Figure 3.
 
Immunocytochemical detection of σR1 and nitrotyrosine in RGC-5 cells. The cells were subjected to immunocytochemical analysis to detect σR1 (A, red fluorescence) and PDI, an ER marker protein (B, green fluorescence). DAPI was used to stain the nucleus (C) and the merged image shows co-localization of σR1 with PDI (D, orange-yellow fluorescence). Nitrotyrosine was detected by incubating RGC-5 cells in the absence (E) or presence (F) of X:XO (25 μM:10 mU/mL) for 18 hours or (G) X:XO (25 μM:10 mU/mL) plus (+)-PTZ (3 μM) for 18 hours. The cells were immunolabeled with antinitrotyrosine; a positive reaction appears as bright red fluorescence (F) indicative of increased cellular stress. (H) The neutral red assay was performed to assess cell viability after exposure to X:XO (25 μM:10 mU/mL) in the presence or absence of (+)-PTZ (3 μM) for 3, 6, and 18 hours. *Significantly different from control (P < 0.05); **significantly different from X:XO-treated cells (P < 0.05). Data were performed two times in triplicate.
Figure 4.
 
Analysis of σR1–BiP interaction and σR1 phosphorylation. RGC-5 cells were treated with X:XO (25 μM:10 mU/mL) in the presence or absence of 3 μM (+)-PTZ for 3, 6, and 18 hours. (A) Total protein was isolated and σR1 (27 kDa) detected by immunoblot analysis in RGC-5 cells. β-Actin (45 kDa) served as the internal standard. Immunoprecipitation was performed with σR1 antibody, and the immunoprecipitates were then subjected to Western blot to detect BiP, phosphoserine, and phosphotyrosine. Bar graphs show the densitometric quantification of σR1:β actin (B), σR1:BiP binding normalized to β-actin (C) or σR1:phosphoserine normalized to β actin (D). The relative ratio in control cells (cells not exposed to X:XO or (+)-PTZ) was assigned the arbitrary value of 1. Data are the mean and SEM from two or three independent experiments. *Significantly different from the control (P < 0.05).
Figure 4.
 
Analysis of σR1–BiP interaction and σR1 phosphorylation. RGC-5 cells were treated with X:XO (25 μM:10 mU/mL) in the presence or absence of 3 μM (+)-PTZ for 3, 6, and 18 hours. (A) Total protein was isolated and σR1 (27 kDa) detected by immunoblot analysis in RGC-5 cells. β-Actin (45 kDa) served as the internal standard. Immunoprecipitation was performed with σR1 antibody, and the immunoprecipitates were then subjected to Western blot to detect BiP, phosphoserine, and phosphotyrosine. Bar graphs show the densitometric quantification of σR1:β actin (B), σR1:BiP binding normalized to β-actin (C) or σR1:phosphoserine normalized to β actin (D). The relative ratio in control cells (cells not exposed to X:XO or (+)-PTZ) was assigned the arbitrary value of 1. Data are the mean and SEM from two or three independent experiments. *Significantly different from the control (P < 0.05).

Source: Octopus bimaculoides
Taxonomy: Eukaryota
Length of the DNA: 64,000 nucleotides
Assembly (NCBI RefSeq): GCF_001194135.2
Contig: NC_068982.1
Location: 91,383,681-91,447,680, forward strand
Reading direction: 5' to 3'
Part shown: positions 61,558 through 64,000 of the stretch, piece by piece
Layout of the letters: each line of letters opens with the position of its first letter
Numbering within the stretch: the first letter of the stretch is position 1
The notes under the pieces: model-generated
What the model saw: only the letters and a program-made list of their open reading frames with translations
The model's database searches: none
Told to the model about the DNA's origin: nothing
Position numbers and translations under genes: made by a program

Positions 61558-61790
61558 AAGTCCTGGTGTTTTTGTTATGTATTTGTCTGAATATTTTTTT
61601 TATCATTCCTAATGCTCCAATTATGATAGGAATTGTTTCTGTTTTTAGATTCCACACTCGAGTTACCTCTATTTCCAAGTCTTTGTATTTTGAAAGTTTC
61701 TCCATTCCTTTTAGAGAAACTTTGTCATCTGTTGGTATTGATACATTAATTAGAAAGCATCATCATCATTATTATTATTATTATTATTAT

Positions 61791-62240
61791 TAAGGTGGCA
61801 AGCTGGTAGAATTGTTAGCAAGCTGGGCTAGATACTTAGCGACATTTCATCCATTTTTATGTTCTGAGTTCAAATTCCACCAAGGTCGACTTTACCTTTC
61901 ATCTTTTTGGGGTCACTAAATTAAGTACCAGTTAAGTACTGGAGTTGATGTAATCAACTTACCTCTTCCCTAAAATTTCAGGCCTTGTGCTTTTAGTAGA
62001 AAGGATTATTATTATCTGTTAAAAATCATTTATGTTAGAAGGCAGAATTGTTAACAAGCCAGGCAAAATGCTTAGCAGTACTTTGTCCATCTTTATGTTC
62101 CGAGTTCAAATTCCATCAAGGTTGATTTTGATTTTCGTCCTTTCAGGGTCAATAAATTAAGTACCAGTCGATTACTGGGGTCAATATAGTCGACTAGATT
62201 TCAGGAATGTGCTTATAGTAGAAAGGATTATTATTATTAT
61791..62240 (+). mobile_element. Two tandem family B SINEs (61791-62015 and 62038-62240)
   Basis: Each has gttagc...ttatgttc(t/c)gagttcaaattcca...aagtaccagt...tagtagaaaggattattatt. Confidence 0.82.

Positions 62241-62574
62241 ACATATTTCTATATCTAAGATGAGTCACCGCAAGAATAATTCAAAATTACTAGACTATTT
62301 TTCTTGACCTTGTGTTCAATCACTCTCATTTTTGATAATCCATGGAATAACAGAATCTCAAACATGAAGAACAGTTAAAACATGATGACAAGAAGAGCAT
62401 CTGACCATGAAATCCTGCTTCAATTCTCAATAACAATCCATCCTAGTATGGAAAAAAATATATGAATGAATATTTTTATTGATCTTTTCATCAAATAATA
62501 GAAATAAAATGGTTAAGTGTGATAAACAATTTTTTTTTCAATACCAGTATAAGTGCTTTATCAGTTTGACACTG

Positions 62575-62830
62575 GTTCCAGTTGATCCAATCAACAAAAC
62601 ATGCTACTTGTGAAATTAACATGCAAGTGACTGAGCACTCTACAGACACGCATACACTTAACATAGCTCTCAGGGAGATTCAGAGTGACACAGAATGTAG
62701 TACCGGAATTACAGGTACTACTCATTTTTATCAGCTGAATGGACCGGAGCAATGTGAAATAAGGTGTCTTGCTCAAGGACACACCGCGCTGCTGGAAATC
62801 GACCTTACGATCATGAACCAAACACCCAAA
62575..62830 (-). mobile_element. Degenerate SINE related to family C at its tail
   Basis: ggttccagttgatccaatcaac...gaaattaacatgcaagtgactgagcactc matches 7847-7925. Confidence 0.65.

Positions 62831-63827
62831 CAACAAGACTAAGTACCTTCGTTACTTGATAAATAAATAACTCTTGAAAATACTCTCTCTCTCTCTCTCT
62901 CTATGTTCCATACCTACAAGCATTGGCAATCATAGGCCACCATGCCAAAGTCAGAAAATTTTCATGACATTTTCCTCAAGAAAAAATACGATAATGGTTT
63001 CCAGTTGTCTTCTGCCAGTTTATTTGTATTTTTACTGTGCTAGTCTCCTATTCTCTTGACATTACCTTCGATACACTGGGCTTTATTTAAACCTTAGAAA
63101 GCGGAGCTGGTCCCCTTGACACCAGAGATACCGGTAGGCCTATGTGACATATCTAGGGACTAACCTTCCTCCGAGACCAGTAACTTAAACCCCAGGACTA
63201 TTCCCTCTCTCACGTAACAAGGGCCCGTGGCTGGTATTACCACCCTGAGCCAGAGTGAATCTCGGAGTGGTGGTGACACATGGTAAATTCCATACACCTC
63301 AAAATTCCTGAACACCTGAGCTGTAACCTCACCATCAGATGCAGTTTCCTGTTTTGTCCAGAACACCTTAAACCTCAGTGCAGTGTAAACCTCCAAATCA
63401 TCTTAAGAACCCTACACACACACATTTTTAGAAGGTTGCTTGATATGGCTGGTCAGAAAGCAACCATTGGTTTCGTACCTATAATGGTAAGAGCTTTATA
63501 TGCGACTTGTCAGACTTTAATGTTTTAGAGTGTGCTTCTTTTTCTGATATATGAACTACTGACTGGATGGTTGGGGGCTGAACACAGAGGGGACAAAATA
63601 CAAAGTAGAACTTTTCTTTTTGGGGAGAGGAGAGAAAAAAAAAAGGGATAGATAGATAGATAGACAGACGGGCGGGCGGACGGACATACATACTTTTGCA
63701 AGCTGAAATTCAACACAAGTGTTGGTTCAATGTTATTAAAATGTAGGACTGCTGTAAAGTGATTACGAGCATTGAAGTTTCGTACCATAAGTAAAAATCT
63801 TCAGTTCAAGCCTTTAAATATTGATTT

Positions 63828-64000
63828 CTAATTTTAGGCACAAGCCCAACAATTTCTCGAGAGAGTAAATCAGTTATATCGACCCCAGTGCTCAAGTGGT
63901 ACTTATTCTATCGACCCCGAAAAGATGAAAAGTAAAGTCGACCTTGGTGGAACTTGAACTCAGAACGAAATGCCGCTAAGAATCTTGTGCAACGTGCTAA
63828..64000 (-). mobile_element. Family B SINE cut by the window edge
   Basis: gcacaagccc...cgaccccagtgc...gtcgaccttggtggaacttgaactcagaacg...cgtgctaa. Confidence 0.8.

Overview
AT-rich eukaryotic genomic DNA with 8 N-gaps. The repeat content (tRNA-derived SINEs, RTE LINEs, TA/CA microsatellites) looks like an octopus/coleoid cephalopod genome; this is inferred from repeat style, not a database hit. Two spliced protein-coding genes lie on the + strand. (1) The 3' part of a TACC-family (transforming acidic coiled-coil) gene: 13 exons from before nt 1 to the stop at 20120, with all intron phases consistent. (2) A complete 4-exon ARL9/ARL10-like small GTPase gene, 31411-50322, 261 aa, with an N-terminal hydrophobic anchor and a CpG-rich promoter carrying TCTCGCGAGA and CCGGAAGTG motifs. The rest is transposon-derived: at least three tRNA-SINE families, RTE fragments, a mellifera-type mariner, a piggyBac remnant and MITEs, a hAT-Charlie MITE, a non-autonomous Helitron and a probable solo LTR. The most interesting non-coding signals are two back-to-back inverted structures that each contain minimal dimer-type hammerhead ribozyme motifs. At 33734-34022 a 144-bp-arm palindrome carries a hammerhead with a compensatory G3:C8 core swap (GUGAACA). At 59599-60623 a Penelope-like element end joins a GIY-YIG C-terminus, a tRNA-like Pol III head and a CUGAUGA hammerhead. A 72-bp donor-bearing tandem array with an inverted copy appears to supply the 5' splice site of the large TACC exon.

Figure 5.
 
qRT-PCR analysis of ER stress genes in vitro. RGC-5 cells were treated with X:XO (25 μM:10 mU/mL) in the presence or absence of 3 μM (+)-PTZ over a 24-hour period, and the expression of the ER stress genes was analyzed by qRT-PCR with the primers listed in Table 3. *Significantly different gene expression in X:XO-exposed cells in the absence versus the presence of (+)-PTZ (P < 0.05). Data represent the mean ± SEM of three experiments.
Figure 5.
 
qRT-PCR analysis of ER stress genes in vitro. RGC-5 cells were treated with X:XO (25 μM:10 mU/mL) in the presence or absence of 3 μM (+)-PTZ over a 24-hour period, and the expression of the ER stress genes was analyzed by qRT-PCR with the primers listed in Table 3. *Significantly different gene expression in X:XO-exposed cells in the absence versus the presence of (+)-PTZ (P < 0.05). Data represent the mean ± SEM of three experiments.
Figure 6.
 
qRT-PCR analysis of ER stress genes in vivo. Total RNA was isolated from neural retinas of wild-type and C57Bl/6-Ins2 Akita/+ mice (age: 8 weeks, 4 weeks diabetic, n = 6 per group), which had been maintained in the absence or presence of 0.5 mg kg−1 (+)-PTZ (intraperitoneal injection twice a week for 4 weeks). The expression of ER stress genes was analyzed by qRT-PCR using the primers listed in Table 3. *Significantly different from wild-type retina (P < 0.05). Data represent the mean ± SEM of analyses of three sets of tissues per group.